The Career Success Checklist
People often ask me who succeeds at a job search or a career change. The short answer is that anyone who keeps trying eventually succeeds. The longer answer is that successful clients cultivate a set of attitudes that support their efforts. The good news is that anyone can incorporate the attitudes described below into their life, and one of the goals of our work together is to help you to more readily adopt these attitudes. They are the key to career success.
I am committed.
I recognize that making a career change or finding a new job takes time and effort. I know that I need to set aside time to achieve my goals, and I know where I will find that time in my schedule. I understand that the amount of progress I make is directly related to the amount and consistency of effort that I put forward.
I will practice resilience.
I know that the ability to keep going in the face of disappointments and setbacks is a critical skill. I recognize that a career change or a job search will engender many uncomfortable emotions, from fear and anxiety to sadness and anger. I understand that feelings are real, but they are not facts. I know that emotions will pass, and I will practice holding onto my goals despite the waves of emotions that wash over me. Resilience is a skill, and I can use my career process to improve this skill.
I will be open and curious.
I will cultivate a state of openness to possibilities. I will not assume that I know everything. I will not predict the outcome of events, but will move forward with an open mind, curious to see how things will go this time. I will be willing to learn about new ways to do things. I know that the definition of insanity is “doing the same thing and hoping for a different outcome” and will focus on trying new and different things.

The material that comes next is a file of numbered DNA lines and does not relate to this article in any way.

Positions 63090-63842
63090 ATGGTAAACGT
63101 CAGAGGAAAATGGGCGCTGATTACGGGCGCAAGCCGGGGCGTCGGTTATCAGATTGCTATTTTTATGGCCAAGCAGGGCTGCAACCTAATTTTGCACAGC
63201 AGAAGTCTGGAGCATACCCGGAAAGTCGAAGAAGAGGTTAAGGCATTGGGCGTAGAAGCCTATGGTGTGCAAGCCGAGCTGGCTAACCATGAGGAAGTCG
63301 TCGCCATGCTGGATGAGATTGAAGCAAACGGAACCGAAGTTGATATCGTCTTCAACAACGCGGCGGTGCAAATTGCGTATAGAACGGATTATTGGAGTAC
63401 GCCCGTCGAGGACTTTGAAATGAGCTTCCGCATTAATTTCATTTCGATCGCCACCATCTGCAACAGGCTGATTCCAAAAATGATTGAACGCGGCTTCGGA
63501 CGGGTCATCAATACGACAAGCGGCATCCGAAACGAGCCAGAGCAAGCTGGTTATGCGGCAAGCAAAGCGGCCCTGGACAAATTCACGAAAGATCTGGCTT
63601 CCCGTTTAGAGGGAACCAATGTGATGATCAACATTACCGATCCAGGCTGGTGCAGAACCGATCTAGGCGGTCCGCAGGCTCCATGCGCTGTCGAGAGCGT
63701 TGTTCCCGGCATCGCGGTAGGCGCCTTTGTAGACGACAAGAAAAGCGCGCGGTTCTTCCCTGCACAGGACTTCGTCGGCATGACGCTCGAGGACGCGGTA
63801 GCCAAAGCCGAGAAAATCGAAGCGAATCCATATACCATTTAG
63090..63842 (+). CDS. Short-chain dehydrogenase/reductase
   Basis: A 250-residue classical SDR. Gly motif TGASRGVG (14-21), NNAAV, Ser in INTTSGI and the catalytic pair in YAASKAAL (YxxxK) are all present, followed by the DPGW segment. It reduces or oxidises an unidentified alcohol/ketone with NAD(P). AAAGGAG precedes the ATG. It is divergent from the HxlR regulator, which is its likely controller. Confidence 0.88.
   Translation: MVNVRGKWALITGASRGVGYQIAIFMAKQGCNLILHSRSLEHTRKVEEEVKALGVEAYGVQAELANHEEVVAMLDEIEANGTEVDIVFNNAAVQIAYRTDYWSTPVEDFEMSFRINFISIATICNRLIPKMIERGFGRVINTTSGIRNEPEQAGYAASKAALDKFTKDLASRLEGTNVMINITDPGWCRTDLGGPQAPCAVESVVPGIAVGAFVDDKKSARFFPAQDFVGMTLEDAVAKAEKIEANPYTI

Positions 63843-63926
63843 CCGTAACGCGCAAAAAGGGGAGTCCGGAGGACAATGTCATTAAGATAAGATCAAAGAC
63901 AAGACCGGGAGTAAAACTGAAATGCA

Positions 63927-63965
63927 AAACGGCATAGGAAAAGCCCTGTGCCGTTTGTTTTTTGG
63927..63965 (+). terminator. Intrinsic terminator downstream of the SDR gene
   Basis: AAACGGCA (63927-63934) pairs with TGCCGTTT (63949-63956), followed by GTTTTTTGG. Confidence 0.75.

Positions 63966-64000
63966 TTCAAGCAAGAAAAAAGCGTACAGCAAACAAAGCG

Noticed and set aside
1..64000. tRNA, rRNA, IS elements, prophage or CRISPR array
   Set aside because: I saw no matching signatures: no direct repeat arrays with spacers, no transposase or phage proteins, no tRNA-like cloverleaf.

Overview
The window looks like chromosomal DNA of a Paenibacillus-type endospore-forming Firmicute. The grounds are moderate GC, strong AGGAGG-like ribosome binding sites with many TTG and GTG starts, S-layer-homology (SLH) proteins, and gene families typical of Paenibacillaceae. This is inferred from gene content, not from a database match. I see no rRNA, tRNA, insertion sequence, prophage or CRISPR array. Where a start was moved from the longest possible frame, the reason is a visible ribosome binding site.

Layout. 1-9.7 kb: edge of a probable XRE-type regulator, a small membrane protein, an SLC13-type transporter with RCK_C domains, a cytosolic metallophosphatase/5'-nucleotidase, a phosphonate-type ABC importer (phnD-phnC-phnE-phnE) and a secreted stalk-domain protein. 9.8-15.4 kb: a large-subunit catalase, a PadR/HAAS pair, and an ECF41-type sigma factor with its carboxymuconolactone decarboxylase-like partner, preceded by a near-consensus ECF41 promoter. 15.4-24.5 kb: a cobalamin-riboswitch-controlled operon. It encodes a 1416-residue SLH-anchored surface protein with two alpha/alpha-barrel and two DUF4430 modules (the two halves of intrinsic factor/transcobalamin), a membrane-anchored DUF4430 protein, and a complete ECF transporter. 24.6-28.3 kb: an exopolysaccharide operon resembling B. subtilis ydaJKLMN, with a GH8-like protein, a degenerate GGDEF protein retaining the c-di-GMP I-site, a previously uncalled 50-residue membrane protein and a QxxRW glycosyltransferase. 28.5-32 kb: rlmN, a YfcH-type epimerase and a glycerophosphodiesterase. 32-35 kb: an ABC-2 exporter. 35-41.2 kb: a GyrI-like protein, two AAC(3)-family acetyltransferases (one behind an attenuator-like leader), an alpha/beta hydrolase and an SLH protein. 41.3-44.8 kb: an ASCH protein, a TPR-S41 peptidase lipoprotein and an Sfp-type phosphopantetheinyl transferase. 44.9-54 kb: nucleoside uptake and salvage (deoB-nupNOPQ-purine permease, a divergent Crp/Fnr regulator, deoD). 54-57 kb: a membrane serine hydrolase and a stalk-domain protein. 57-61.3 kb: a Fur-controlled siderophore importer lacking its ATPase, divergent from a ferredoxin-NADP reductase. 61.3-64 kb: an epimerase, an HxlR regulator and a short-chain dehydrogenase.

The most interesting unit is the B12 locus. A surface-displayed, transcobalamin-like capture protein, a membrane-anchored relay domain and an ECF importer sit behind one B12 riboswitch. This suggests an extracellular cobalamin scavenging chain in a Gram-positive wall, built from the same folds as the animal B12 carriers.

I will be compassionate.
I know that I am human, and to be human is to be imperfect. I will be compassionate towards myself as I go through this process. I will give myself permission to make mistakes, and I will recognize when I am blaming and shaming myself. I also understand that the many people I will interact with are human, too, and that their failures towards me are not judgments of me. I will strive to be kind and gentle with myself and with others.
I will be responsible.
I know that I am not to blame for everything that goes wrong in my life, but I also understand that I often play a part in the things that happen to me. I will take full responsibility for my life, and the decisions that I make for myself. I understand that power and responsibility are forever linked, and that if I do not accept responsibility for my life, I will not have the power to lead the life I desire. I will accept the consequences of my actions, and that includes understanding that I have played a role in the many positive and successful things that have happened to me.
The Counselor’s Role
These are attitudes to strive for — none of us manage to approach the world from these mindsets every minute of every day. My role as your career counselor is to help you develop and strengthen these characteristics — to identify the small and doable steps that you can implement immediately that will expand your confidence in your ability to approach the world with these attitudes. With practice, you will develop new pathways in your brain for compassion, commitment, resilience, curiosity and responsibility. My task is to keep you focused on your goal, point out when it seems that you are off course, and to support you on your journey.